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The Badger Herald

Independent Student Newspaper Since 1969

The Badger Herald

Independent Student Newspaper Since 1969

The Badger Herald


LBJ sparks debate on retiring numbers

Oh, LeBron.

As if leading your Cleveland Cavaliers to the NBA’s best record and being the reigning MVP weren’t enough — not to mention whispers of where you’ll play next season — you’ve gone and gotten yourself some more attention.

You said it back in November, but now the paperwork is in: after this season, all LeBron James jerseys bearing the number “23” will become vintage. Anyone looking for the updated duds will have to shell out some extra dough to keep up with the times, or be glad they bought a Team USA No. 6 James jersey.


James is making the move in an effort to get the No. 23 threads retired leaguewide in honor of another guy who was pretty good wearing those digits — Michael Jordan.

So there’s a debate: does Jordan’s “23” deserve to be retired? And an even bigger question: is something like the number on the back of a jersey really that big of a deal?

If you’re Orlando Magic coach Stan Van Gundy, the answer to the first question is an emphatic “no.”

“It’s a nice gesture, but he (Jordan) is not Jackie Robinson Baseball did it because it had historical significance,” Van Gundy said back in November on NBA Fanhouse.

Of course, Robinson is about as much a sporting legend as there is. The man not only broke the color barrier in the big leagues, but he excelled, making six consecutive All-Star games.

Jordan, on the other hand? Well, he was a great player, one of the best, there’s no doubt about that. But his impact wasn’t the same as Robinson’s, so I’m inclined to agree with Van Gundy.

Don’t get me wrong, retiring numbers doesn’t have to be just about “historical significance” either. I agree with the NHL-wide retirement of Wayne Gretzky’s No. 99. Jordan as best NBA player ever is debatable; Gretzky as best NHLer — not so much.

In his illustrious career, Gretzky amassed 2,857 regular season points, the best career total in NHL history. Mark Messier is in second place — by almost 1,000. Gretzky had more assists (1,963) than Messier had total points (1,887).

So The Great One has a pretty cut-and-dry case for best hockey player. Jordan is only third in total career NBA points and tied with Wilt Chamberlain for career average points per game at 30.1. Let the debate rage on from there.

It’s just that a league-wide retirement is a pretty big deal. Pretty much every team in every sport everywhere has its own retired numbers — Jordan’s Bulls retired his “23.”

So why all the fuss over a number — something that takes away from the identity we get with names? After all, referring to someone as “No. 19” is about as good as calling them “Buddy” or “Chief” — it seems impersonal.

But athletes, typically boasting large egos, jump at the chance to take something universal like a number and have it be associated with them forever. If good ol’ Champlin Park High School came calling and said they were retiring my No. 5, I’d be there with bells on. Forget that they would never do that for an undersized defenseman with zero career varsity goals (hey — I just focused on my smothering shutdown defense), it’s beside the point.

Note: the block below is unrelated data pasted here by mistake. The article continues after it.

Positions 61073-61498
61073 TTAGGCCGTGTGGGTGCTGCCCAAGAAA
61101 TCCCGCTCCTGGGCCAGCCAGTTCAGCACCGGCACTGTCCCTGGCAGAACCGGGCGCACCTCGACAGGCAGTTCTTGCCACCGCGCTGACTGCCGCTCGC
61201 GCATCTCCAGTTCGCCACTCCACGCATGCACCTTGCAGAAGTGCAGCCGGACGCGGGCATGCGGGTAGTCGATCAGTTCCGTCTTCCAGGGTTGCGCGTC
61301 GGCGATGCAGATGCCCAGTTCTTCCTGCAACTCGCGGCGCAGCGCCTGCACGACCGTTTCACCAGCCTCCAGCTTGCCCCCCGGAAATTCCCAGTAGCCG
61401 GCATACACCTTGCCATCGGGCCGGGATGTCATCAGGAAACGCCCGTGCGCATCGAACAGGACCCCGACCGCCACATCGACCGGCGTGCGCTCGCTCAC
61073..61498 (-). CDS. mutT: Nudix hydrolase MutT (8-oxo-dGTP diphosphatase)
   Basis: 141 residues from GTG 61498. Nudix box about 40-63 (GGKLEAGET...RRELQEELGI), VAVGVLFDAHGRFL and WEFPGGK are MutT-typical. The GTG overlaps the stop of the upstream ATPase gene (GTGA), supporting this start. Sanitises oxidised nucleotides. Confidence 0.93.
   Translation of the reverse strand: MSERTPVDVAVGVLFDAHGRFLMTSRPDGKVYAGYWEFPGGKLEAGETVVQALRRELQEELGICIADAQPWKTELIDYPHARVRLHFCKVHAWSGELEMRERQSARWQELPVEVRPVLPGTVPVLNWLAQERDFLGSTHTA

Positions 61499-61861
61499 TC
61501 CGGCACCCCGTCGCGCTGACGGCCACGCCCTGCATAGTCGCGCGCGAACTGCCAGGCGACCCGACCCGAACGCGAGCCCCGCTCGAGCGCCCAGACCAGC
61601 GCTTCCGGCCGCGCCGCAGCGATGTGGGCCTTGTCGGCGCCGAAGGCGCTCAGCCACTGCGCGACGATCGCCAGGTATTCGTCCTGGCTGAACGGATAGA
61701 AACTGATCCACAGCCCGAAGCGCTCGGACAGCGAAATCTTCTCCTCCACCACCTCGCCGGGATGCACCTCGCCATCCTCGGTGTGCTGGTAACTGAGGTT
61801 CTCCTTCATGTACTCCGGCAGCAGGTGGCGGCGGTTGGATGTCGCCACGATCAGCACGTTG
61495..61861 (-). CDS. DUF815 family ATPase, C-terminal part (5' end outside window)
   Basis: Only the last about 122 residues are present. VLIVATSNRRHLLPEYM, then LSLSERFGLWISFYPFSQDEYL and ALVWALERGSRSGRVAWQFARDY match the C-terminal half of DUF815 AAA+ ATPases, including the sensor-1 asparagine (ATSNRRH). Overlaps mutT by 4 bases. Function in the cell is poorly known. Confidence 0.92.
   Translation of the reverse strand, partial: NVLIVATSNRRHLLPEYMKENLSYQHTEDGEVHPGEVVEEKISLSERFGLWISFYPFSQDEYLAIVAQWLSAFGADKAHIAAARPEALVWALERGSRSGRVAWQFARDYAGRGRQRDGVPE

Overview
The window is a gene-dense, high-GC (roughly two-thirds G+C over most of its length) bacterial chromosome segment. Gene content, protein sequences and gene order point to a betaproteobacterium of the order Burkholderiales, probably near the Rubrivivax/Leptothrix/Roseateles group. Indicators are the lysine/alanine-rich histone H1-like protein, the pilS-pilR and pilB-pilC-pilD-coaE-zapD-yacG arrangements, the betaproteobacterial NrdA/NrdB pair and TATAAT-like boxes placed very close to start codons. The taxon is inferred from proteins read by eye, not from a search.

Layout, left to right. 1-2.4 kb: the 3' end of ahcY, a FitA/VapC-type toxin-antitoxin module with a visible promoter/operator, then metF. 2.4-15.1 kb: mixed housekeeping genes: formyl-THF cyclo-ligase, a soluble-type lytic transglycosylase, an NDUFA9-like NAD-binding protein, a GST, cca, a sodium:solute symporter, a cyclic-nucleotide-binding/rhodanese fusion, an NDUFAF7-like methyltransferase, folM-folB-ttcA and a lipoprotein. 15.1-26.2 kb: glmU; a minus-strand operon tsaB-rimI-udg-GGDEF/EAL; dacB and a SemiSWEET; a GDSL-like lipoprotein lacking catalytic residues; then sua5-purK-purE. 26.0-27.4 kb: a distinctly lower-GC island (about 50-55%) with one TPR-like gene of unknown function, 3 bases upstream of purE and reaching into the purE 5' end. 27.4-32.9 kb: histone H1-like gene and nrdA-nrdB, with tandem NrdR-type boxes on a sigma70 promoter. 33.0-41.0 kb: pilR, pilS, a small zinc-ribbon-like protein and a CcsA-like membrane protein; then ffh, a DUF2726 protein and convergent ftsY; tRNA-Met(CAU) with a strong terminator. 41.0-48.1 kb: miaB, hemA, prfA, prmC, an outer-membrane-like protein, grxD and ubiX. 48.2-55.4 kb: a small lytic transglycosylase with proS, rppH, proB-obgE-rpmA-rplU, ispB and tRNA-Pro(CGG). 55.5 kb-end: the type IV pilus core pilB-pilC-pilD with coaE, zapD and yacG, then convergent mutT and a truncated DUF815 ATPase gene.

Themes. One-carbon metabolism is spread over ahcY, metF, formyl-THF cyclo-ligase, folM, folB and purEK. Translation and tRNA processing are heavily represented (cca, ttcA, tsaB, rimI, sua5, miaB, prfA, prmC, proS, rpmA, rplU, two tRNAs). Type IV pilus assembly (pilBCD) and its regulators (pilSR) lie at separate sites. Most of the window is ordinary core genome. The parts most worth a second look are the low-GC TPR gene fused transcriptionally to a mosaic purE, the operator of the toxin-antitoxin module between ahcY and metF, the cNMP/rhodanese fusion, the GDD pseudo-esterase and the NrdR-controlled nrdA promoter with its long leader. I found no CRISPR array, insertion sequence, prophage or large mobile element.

Don’t forget the strange, intense attachment athletes have to their numbers. Pros who join new teams often trade cars or watches worth three times what my entry-level journalism salary will be just to get their favorite number.

I got the “5” by virtue of the fact the jerseys went from small to large in ascending numerical order, and my being far on the wrong side of six-feet tall. I had very little attachment to the digit beforehand.

For the guy wearing the No. 5 on the UW men’s hockey team though, there’s a little more meaning to it. Senior captain Blake Geoffrion wears it in honor of his grandfather, Bernie “Boom Boom” Geoffrion. The elder Geoffrion had his number retired by the Montreal Canadiens — it probably had something to do with the 371 career goals he scored for them.

“That (Montreal retiring Geoffrion’s number) was one of the coolest experiences I’ve ever been to in my entire life,” Blake said. “Words can’t explain how much he was loved up there — he was kind of like a god almost, it was kind of crazy.”

Two points have been established — athletes love their numbers for all kinds of reasons, and retiring those numbers is a huge source of pride. So why exactly is that such a big deal?

Easy. It means you’re the best.

Sports, more than anything else, is about being the best. It’s about being the fastest, strongest, most winningest, whatever. Retiring Gretzky’s number effectively said “he was the best No. 99 ever; you’ll never be that good wearing that sweater, so don’t bother trying. Find your own damn legacy.”

So it’s a noble thing King James is doing. He’s opening the debate for whether NBA players should avoid the “23” out of reverence to “His Airness.” I do believe that’s his motive — if he simply wanted to avoid the possibility of being only the second-best No. 23 ever, he wouldn’t have switched to No. 6. Yeah, Jordan’s got some big shoes to fill, but so do a couple of No. 6’s in Julius Erving and Bill Russell.

Sure, the whole issue might seem silly for non-athletes. But don’t kid yourself — in the sporting world, this actually is an important debate.

Adam is a junior majoring in journalism. Think Jordan should have his No. 23 retired league-wide? Think retiring numbers is overblown in general? Email him at [email protected].

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